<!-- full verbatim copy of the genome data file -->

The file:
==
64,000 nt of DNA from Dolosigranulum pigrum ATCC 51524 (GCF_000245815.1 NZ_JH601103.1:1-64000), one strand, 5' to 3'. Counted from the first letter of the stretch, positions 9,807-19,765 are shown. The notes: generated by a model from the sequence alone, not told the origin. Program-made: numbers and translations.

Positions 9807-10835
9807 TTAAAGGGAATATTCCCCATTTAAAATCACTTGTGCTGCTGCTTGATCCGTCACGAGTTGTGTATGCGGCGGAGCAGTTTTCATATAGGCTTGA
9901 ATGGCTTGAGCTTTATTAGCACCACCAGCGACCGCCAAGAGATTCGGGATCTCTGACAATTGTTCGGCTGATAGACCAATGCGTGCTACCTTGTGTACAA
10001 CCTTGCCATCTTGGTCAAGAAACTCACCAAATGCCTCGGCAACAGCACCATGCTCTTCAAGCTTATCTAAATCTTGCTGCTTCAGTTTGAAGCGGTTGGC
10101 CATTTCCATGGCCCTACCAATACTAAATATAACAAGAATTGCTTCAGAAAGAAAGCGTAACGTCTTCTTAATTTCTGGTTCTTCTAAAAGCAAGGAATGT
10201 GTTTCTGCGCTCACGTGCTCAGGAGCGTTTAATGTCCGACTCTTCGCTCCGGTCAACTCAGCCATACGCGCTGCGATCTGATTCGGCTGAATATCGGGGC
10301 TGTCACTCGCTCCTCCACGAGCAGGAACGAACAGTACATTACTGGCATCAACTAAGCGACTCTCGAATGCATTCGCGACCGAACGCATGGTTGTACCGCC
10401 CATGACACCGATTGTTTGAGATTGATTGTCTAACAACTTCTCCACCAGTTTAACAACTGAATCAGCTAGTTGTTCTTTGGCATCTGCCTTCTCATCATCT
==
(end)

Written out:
64,000 nt of DNA from Dolosigranulum pigrum ATCC 51524 (GCF_000245815.1 NZ_JH601103.1:1-64000), one strand, 5' to 3'. Counted from the first letter of the stretch, positions 9,807-19,765 are shown. The notes: generated by a model from the sequence alone, not told the origin. Program-made: numbers and translations.

Positions 9807-10835
9807 TTAAAGGGAATATTCCCCATTTAAAATCACTTGTGCTGCTGCTTGATCCGTCACGAGTTGTGTATGCGGCGGAGCAGTTTTCATATAGGCTTGA
9901 ATGGCTTGAGCTTTATTAGCACCACCAGCGACCGCCAAGAGATTCGGGATCTCTGACAATTGTTCGGCTGATAGACCAATGCGTGCTACCTTGTGTACAA
10001 CCTTGCCATCTTGGTCAAGAAACTCACCAAATGCCTCGGCAACAGCACCATGCTCTTCAAGCTTATCTAAATCTTGCTGCTTCAGTTTGAAGCGGTTGGC
10101 CATTTCCATGGCCCTACCAATACTAAATATAACAAGAATTGCTTCAGAAAGAAAGCGTAACGTCTTCTTAATTTCTGGTTCTTCTAAAAGCAAGGAATGT
10201 GTTTCTGCGCTCACGTGCTCAGGAGCGTTTAATGTCCGACTCTTCGCTCCGGTCAACTCAGCCATACGCGCTGCGATCTGATTCGGCTGAATATCGGGGC
10301 TGTCACTCGCTCCTCCACGAGCAGGAACGAACAGTACATTACTGGCATCAACTAAGCGACTCTCGAATGCATTCGCGACCGAACGCATGGTTGTACCGCC
10401 CATGACACCGATTGTTTGAGATTGATTGTCTAACAACTTCTCCACCAGTTTAACAACTGAATCAGCTAGTTGTTCTTTGGCATCTGCCTTCTCATCATCT